# Parallel port as TTL serial

Is it possible to use a parallel port (a real one, not an USB converter) as a TTL serial port equivalent, for a maximum speed of 115200 baud ?

I'd like to talk to a router's serial port but I don't have any TTL level converter, and buying one is not an option (I can't afford to "waste" 20 bucks on a stupid "hey let's reverse engineer this router!" idea).

• @WoutervanOoijen I was talking about buying one already made, which is about 20 bucks with shipping. Of course it's cheaper if you buy the parts and assemble it yourself but I prefer to avoid that. – user40669 Nov 14 '14 at 20:30
• @WoutervanOoijen but since you say it's impossible, you may as well post that as an answer. Thanks. – user40669 Nov 14 '14 at 20:31
• It probably is possible to bit-bang serial at fairly high baud rates on a true localbus parallel port, if you write your own bare-metal program dedicated exclusively to that goal. It is probably not possible under a general purpose desktop O/S. – Chris Stratton Nov 14 '14 at 20:43
• While a converter could well prove to be as simple as a pair of transistorized (or IC) inverters. – Chris Stratton Nov 14 '14 at 20:43
• As @ChrisStratton says, a couple NPN transistors, four resistors and a diode would 99.9% likely work (needs a 5V supply from somewhere). – Spehro Pefhany Nov 14 '14 at 20:57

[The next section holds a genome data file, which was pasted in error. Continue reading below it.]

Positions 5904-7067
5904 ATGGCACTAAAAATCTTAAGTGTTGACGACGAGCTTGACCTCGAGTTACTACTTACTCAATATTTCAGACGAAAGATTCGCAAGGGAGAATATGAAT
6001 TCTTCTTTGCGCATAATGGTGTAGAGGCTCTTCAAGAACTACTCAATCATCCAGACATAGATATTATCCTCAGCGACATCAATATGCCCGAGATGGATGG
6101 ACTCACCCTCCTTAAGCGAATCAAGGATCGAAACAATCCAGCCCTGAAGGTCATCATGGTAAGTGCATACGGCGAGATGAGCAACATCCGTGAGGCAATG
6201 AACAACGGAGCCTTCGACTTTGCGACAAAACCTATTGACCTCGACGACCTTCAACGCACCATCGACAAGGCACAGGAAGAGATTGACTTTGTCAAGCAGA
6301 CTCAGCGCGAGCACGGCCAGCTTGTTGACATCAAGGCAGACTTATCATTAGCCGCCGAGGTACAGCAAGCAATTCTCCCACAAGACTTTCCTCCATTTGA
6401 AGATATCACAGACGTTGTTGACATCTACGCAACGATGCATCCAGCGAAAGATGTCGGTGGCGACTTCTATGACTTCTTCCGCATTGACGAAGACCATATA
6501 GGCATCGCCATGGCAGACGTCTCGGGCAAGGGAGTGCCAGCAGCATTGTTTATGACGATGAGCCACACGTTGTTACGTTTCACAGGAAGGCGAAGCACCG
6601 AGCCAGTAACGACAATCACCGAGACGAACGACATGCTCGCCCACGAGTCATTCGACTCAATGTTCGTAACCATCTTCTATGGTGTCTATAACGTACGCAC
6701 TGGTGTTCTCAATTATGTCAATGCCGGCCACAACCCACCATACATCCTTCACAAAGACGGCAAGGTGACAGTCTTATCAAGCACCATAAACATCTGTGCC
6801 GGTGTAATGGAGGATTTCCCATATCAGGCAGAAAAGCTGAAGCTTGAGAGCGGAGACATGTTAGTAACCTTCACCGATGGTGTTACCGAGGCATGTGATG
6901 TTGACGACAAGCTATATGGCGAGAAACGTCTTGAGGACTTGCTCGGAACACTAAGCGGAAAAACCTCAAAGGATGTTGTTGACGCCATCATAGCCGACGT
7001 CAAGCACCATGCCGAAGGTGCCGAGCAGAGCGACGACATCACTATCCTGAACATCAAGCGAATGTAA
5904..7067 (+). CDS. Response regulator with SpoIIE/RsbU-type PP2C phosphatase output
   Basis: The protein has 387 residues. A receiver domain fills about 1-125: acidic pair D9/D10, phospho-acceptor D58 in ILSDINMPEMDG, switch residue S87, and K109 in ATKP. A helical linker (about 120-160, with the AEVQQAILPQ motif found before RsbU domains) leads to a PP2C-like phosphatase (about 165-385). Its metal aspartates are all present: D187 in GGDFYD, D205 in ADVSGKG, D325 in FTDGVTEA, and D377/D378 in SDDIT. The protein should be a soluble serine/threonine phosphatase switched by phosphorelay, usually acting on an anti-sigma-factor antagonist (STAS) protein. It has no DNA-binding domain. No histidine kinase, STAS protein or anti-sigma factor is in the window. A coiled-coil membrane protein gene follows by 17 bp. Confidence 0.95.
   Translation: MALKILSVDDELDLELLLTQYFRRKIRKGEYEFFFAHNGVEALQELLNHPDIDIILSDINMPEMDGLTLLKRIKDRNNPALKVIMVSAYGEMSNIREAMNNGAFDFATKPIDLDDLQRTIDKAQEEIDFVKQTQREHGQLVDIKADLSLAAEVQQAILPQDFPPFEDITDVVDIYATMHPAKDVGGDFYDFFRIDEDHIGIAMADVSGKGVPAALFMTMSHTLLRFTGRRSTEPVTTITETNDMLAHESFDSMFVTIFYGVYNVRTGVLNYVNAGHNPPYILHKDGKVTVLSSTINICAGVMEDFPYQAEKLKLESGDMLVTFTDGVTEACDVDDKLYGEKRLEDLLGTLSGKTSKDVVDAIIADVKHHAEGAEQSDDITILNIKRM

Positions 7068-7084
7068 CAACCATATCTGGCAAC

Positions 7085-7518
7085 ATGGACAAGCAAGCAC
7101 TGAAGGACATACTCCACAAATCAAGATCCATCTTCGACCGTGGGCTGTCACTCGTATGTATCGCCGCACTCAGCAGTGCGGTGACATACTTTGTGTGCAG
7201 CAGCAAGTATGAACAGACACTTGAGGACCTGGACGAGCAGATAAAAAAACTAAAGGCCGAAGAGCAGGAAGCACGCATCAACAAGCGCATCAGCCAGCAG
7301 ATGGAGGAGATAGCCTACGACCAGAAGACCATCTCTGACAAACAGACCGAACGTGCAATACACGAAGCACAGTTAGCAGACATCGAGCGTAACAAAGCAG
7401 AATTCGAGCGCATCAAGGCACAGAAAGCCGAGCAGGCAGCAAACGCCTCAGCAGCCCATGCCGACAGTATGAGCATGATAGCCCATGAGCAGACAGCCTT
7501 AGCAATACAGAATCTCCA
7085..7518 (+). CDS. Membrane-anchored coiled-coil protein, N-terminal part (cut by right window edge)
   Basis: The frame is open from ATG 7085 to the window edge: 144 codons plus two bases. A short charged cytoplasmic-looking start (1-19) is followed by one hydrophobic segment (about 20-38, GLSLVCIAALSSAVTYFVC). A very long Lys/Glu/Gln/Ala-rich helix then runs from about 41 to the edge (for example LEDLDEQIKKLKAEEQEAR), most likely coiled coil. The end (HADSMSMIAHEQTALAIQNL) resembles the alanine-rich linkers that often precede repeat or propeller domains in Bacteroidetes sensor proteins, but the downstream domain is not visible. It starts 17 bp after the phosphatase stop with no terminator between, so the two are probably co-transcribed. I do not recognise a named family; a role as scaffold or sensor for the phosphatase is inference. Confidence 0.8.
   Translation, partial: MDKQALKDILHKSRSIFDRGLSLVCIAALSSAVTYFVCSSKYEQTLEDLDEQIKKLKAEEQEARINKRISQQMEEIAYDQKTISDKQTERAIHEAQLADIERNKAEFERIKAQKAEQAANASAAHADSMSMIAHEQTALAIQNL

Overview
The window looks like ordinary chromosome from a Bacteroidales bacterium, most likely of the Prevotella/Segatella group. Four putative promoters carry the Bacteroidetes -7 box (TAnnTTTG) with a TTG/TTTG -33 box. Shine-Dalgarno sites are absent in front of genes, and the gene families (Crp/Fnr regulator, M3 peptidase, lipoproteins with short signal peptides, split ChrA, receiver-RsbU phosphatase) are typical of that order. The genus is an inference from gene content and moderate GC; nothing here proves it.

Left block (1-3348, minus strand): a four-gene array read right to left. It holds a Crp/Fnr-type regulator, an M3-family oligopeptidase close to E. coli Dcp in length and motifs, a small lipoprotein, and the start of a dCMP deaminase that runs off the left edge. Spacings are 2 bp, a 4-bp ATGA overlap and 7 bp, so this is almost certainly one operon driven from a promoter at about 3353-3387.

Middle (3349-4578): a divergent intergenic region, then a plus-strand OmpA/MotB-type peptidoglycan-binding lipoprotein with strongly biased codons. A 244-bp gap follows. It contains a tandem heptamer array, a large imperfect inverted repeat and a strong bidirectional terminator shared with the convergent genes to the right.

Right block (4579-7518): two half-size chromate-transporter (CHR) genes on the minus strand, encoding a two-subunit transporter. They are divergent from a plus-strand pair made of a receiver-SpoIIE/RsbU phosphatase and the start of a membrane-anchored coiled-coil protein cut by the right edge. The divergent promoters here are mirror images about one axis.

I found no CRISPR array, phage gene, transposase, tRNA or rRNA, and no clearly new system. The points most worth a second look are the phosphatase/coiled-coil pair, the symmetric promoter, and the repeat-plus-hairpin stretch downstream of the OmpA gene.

So although it would be possible, it's really not worth the huge amount of effort, when all you really need is a little USB dongle that you can pick up for $3 on eBay. Using the parallel port as a serial port: not without adding parallel-to-serial conversion hardware. A serial-port-to/from-TTL converter can be as simple as a max232 chip and a few 1uF capacitors. If that costs you 20 bucks you are visiting the wrong shops. Did you ever check www.dx.com? Free shipping... http://www.dx.com/p/usb-to-ttl-cp2102-serial-module-red-309988 http://www.dx.com/p/3v-5v-serial-port-rs232-to-ttl-converter-module-340324 Note: As an USB-to-serial converter the CP2102 (and everything else that isn't an FT chip) doesn't have the best reputation, but is is cheap... • I ordered some small prototype boards from dx -- maybe$20 out of a much larger order. For some reason, just those got hung up in customs, and took about 4 months to reach me. dx was communicative, but it was a bummer, and I had to order much more expensive boards in a rush to equip a summer course I was teaching. – Scott Seidman Nov 14 '14 at 20:40